My story begins in the early summer of 2011 on a small island in the Pacific, Okinawa, Japan. As a lance corporal (E-3) in the US Marine Corps, I was at peak health at the time. Out of nowhere, I began to experience extreme abdominal pain and bloody stools that lasted for weeks. Eventually, I had enough and sought emergency medical care. I was told that I had waited so long that I had an iron deficiency and they needed to do a colonoscopy.
Long story short, I was diagnosed with ulcerative colitis. Or so they thought.
After a few treatments of steroids and regular daily doses of mesalamine, I began to stabilize but then would have another flare-up. This continued until I was eventually medically separated from the military in August 2013. At home, my journey continued with constant flare-ups and more treatments with steroids for the next 7 years until I finally got a new gastroenterologist.
After countless colonoscopies and multiple steroid treatments, biopsies determined I had abnormally large counts of white blood cells. With this discovery, she referred me to a hematologist to further evaluate my blood levels. He immediately recommended a bone marrow biopsy, which confirmed a diagnosis. I had a rare blood disease without a cure called systemic mastocytosis (SM) with an overlap of hypereosinophilia.
“What the heck is that,” you ask?
SM is when someone’s body overproduces white blood cells. If it goes unnoticed, it can lead to organ damage throughout the body. There are different levels of severity of this disease, with the most severe leading to leukemia.
A unique aspect of this disease is that there is not just one area of the body that it can affect. Side effects can include brain fog, memory loss, anxiety, depression, mood swings, fatigue, joint pain, bone pain, loss of bone mass, enlarged liver, enlarged spleen, enlarged lymph nodes, abdominal pain, hives, rashes, being more susceptible to anaphylaxis, and many more.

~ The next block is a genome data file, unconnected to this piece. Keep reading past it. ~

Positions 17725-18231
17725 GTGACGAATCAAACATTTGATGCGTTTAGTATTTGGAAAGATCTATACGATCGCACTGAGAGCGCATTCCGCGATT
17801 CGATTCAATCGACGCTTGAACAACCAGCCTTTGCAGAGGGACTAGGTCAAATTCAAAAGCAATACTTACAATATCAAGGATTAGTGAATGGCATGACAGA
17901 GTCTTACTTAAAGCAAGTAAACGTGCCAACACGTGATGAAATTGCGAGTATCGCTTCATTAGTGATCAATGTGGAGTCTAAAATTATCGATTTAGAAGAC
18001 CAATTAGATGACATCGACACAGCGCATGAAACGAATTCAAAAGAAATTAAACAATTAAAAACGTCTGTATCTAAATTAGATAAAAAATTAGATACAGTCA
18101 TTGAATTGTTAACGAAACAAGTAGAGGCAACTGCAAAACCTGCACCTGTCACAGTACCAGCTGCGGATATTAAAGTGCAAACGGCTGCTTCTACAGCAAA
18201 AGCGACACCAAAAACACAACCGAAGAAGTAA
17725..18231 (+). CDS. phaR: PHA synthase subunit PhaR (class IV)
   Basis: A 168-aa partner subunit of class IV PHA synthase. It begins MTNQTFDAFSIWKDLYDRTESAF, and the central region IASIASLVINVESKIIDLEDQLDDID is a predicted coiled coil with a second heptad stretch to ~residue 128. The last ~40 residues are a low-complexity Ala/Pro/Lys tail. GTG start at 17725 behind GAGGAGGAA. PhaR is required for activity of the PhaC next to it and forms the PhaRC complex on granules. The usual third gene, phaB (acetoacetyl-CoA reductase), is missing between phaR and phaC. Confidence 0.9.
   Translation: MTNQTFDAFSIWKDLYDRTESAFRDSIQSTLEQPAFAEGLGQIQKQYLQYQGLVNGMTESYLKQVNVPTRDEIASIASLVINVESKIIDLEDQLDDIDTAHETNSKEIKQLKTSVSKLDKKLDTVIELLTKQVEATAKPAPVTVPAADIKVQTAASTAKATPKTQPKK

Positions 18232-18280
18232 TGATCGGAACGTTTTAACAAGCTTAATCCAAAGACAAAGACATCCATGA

Also, certain triggers make living with SM extremely difficult to manage. Some things that trigger flares include changes in temperature, sunlight, exercise, certain foods, stress, and anxiety.
Read more about experimental therapies for SM
Even though there is no immediate cure for this disease, there are ways to make everyday living more comfortable for those who have it. I take a kinase inhibitor to help moderate my white blood cells and an H2 antihistamine to keep my body from breaking out in hives all over. I have read that most people with SM carry an EpiPen® with them in case of an anaphylaxis attack. Knock on wood, I have not yet experienced this.
The fear I have is the possibility that SM will gradually worsen as I age. In the beginning months of being diagnosed, I hoped I had the more moderate type, but as my life goes on I am starting to feel as if I may have a more aggressive form of SM. In order to have a more severe diagnosis of SM, certain findings must be apparent. These include an organ that has been directly affected (my ulcerative colitis); a second blood abnormality (my hypereosinophilia prognosis); a mutation in the c-KIT gene (which I also have); and issues involving the liver (recent tests have shown that I have higher than normal levels involving my liver).
The most common side effect I experience on a daily basis is extreme fatigue. Whether it’s the disease itself, the different medications I am on, or a combination of them all, some days I struggle to do even normal activities. Yes, the bone/joint pains get old and the sensitivity of the elements and my environment can be annoying. But it is the struggle to find the energy to take on the day that has taken the biggest toll on my life.
I was a US Marine who had no problem hiking 15 km with over 100 pounds of gear on and then would go surfing an hour later until the sun crept over the horizon. And yet now I feel as if I am a mere shadow of my former self who has days where I even struggle to get out of bed.
No matter how hard it gets and how many bad days I have, I must be strong. I refuse to let this disease take grasp of my life and dictate what I can and can’t do. It is up to me to keep the drive going and show the people around me that even though there might not be a cure for what I have, I can still beat this.
I am a fighter.